Labour and Green manifestos are twins separated at birth

Councillor Daniel Yates

It has been quite a busy couple of weeks for the city council and for local politics, and with the results of the city council elections yet again failing to give a clear majority to one Party to have overall control.

However, with Labour on 20 Councillors I’m really pleased that we have been given the largest number of councillors again, and so for the first time in a generation the city has kept faith with one party to form the administration for a second term.

The reality is far from that simplistic narrative. For 20 years the city has failed to give any one party a big enough mandate fully to deliver its manifesto. And yet at the same time for 20 years our city has continued to vote for a majority of councillors who represent progressive policies and parties.

Council repairs

This has successively led to minority administrations struggling to cobble together enough support from other parties to be able to deliver on their manifestos, while simultaneously not being able to deliver some of the big decisions that the city needs.

That’s why I have been working towards delivering a majority Labour administration – something that we were unable to achieve in the end.

Immediately after the election results became clear I started talking within my party and across the public about the possibility of considering developing a broader policy platform that represents that progressive stream of thought that both Labour and Green parties put forward in their manifestos.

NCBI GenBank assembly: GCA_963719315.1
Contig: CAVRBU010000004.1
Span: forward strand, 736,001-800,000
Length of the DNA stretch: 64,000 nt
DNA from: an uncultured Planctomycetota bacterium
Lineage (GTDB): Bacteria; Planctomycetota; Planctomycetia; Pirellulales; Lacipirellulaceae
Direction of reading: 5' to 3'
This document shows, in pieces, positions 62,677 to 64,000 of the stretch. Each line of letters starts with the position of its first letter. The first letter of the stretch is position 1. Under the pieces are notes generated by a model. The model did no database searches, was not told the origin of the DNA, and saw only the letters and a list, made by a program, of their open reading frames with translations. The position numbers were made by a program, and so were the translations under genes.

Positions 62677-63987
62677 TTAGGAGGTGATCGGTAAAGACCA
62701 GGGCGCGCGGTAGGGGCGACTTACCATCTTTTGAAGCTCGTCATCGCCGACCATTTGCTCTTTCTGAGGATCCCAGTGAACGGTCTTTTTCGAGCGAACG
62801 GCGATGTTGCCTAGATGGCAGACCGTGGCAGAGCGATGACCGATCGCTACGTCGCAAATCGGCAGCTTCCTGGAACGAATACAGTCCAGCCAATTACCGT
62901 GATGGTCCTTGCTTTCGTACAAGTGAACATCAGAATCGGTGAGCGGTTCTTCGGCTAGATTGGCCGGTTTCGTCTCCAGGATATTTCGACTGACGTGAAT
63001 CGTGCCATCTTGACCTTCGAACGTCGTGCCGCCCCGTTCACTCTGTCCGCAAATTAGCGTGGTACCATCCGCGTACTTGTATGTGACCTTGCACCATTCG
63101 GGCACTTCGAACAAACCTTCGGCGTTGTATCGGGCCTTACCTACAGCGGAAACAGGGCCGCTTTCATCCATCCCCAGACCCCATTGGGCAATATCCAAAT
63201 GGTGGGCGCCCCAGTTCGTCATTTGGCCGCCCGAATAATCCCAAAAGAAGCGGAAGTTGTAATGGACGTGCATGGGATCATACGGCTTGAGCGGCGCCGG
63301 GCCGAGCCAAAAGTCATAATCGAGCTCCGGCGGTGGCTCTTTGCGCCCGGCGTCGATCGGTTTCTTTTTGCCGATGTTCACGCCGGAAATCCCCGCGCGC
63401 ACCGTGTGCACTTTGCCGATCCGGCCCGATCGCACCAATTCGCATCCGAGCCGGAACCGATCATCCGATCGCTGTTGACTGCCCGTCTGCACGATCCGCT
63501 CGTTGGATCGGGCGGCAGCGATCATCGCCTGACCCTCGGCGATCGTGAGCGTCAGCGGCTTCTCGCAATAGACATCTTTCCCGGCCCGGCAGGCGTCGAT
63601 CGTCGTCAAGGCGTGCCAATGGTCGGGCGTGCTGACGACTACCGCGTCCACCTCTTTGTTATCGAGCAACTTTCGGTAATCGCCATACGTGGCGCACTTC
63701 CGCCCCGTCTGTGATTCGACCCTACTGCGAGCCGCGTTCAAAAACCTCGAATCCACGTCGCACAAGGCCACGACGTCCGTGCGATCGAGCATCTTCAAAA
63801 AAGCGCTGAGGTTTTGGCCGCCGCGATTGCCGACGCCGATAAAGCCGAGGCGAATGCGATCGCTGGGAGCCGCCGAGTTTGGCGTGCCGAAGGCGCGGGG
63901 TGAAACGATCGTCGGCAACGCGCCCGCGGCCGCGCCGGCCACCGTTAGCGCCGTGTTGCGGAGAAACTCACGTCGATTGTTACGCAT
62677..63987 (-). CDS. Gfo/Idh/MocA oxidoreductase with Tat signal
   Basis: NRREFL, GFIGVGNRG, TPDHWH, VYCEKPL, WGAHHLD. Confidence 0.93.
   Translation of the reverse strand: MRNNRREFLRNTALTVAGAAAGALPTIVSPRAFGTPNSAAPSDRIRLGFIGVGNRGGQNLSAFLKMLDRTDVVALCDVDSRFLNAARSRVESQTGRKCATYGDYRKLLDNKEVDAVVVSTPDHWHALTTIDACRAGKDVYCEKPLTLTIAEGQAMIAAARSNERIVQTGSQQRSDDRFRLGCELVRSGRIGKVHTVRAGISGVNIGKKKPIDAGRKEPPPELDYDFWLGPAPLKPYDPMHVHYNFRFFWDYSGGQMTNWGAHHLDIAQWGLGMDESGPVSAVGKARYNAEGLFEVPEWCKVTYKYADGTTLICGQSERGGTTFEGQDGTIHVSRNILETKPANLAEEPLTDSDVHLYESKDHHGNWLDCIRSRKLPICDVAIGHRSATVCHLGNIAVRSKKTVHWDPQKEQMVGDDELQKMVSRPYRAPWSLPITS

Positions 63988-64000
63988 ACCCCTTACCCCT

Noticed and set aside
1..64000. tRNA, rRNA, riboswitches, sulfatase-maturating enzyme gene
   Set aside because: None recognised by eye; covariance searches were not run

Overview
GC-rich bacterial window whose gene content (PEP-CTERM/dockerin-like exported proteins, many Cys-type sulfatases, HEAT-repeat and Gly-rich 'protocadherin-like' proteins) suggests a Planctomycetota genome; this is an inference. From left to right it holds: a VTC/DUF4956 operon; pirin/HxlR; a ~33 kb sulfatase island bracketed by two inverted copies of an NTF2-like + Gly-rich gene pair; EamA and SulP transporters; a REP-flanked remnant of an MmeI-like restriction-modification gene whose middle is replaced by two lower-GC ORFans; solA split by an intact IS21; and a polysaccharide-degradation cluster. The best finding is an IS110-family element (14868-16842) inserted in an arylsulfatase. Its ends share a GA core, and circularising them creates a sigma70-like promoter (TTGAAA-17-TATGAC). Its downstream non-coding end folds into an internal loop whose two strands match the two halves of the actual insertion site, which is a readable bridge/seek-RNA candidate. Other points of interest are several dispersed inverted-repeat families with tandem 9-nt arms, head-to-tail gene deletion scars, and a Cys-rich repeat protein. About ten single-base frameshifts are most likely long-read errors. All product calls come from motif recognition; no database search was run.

I strongly believe that by harnessing the shared ideas that sit within two manifestos, which could have been twins separated at birth, we could deliver the very real decisions required to address the major issues facing the city – housing, homelessness, the global climate emergency and ongoing Tory austerity.

Over the coming few days I very much hope that politicians from both Labour and the Greens parties will be able to sit down and thrash out a new course of politics for our city.

In a city where breaking the norms and challenging convention is seen as a badge of honour, I hope that we can break the constraints of our pasts and set our minds towards the future.”

  1. Christopher Hawtree Reply

    The next thing we’ll hear is that cllr Yates found his manifesto in a Gladstone bag in the cloakroom at Victoria Station. The Brighton line.

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